• The Participation in Economic Process — “Shopping” as an Identity Approval

Fashion can bestow oneself with the sense identity approval. However, when discussing culture in the postmodern and globalisational condition, a dialectical third should be taken into consideration: commodification and consumption. (Dirlik & Zhang, 2000, p.10).

Baudrillard (1998, orig. 1970) pointed out that consumption is not simply what individuals do to find enjoyment and satisfaction, but is external to and coercive over individuals, such that consumption is a coded system of signs, through which people communicate with each other. To combine the concept with Bourdieu’s Capital Theory, buying products from the Supreme & Louis Vuitton collection have proven the buyer has the economic capital of the field, but can’t change the truth that two groups of consumers(the original Supreme buyers and the collection buyer) are owning different social capital indicating distinctive strength of contacts and network, which can’t be transformed and merged in a short term of time.

  • The Intervention of Media — More Than an Exhibiting Place

When the streetwear brand got launched in mid-1990s, James Jebbia, the founder of Supreme was anxious to get press exposure and now he can’t escape from overexposure after Supreme decided to hold hands with Louis Vuitton. The new bonding with media is not merely an exhibition place, contrarily, it is integral to the formation of Supreme’s new consumers base.

“As subjects of discussion and sources of information, media are deliberate and accidental determinants of cultural hierarchy.” (Thorton 1996: 164) The website or any other kinds of social platforms set up by a dominant streetwear brand like Supreme would be called ‘subculture capital’, which functions as a central for the movement and distribution in the field it resides. It vertically has strong influence among their consumers. What’s Thorton has neglected is that, this ‘subcultural capital’ might also have horizontal influences on people who are not their consumers, for example, consumers who only shop from luxury brands like Louis Vuitton. In the research, I will try to find out when media becomes the gatekeeper, letting ’outsiders’ break into the field of the cult audiences, whether will these audiences leave or stay.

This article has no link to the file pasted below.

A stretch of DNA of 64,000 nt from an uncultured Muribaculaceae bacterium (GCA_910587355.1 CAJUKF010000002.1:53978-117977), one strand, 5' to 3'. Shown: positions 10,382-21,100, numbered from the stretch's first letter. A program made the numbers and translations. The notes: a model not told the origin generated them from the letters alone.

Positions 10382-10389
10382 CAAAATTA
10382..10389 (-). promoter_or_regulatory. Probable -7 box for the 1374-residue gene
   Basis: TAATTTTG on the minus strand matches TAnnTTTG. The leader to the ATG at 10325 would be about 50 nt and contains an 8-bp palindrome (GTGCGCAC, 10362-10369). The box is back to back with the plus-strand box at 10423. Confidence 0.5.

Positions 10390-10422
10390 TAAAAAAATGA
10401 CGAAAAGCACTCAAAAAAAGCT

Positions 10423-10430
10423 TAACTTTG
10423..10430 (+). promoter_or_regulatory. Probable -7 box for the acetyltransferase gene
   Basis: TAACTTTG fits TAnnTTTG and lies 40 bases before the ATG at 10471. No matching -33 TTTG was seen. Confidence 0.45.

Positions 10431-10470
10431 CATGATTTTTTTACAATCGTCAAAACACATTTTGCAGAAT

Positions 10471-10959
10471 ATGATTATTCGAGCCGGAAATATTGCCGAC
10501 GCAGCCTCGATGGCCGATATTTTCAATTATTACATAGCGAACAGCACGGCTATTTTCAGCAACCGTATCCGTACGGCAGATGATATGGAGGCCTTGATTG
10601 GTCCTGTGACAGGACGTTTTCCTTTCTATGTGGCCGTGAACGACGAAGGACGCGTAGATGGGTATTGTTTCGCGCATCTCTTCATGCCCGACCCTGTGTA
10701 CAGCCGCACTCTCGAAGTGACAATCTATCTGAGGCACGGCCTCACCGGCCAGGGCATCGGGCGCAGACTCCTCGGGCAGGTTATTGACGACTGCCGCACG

First Stage (Quantitive): Questionnaire

This would be a primary questionnaire to obtain both the majority’s tendency and relatively unusual opinions within the large number of people. The questionnaire is meant to be done for the following in-depth focus group analysis. Since the research is aimed to discover a hidden population, snowball sampling is going to be the technique of recruiting study subjects on this stage. In order to avoid the biases within this approach, I am going to combine the sampling with respondent-driven sampling(RDS) in order to overcome the “subjective evaluation.” All of the questionnaires will be administered in person in case there’s a low response rate.

The questionnaire will contain attitude scales, closed questions and. Besides questions of personal information, the main questions will be categorised into three aspects corresponding with the aforementioned literature analysis — the motivations of purchasing products of Supreme, the socio-economic background of the individual and their opinions and preferences of using social media as a filter getting to know the brand. The questions will mainly for exploring for any possible connections between the socio-economic background of an individual and its opinions of the collaboration. The responses will be analysed by Statistical Package for the Social Sciences (SPSS) after being collected.

Second Stage (Qualitative): In-Depth Focus Group

The snowball sampling and RDS, which used to recruit the study subjects in the aforementioned questionnaire, has an additional benefit to recognise particular samples that worth a further investigation. Rather than a one-to-one interview, the focus group is more suitable for the topic. The in-depth focus group will be help by

The focus group also provide a way for members in this niche group to express openly and freely, discovering any kinds of “taboo” discussions which rarely brought about in their daily conversations. Since the controversies and the possible disputes might pose a threat to their close bonding, it is a ideal chance to reveal the hidden conflicts, which have already existed yet never been revealed.

“Fandom” culture is full of emotion-oriented thoughts, a focus group analysis is better for researchers to capture the nuance of Supreme fanbase beyond verbal information. Possible tensions are expected during the focus group, which can be considered as an ideal situation to observe non-verbal informations, such as their body languages and face expressions in order to find out hidden messages.


In an urban fashion market, rather than digging for marketing strategies of collaborative brands, research — which aims to return the discourse of power back to a brand’s fanbase, — is expected to be a more accurate methodology to discover a new socio-economic group.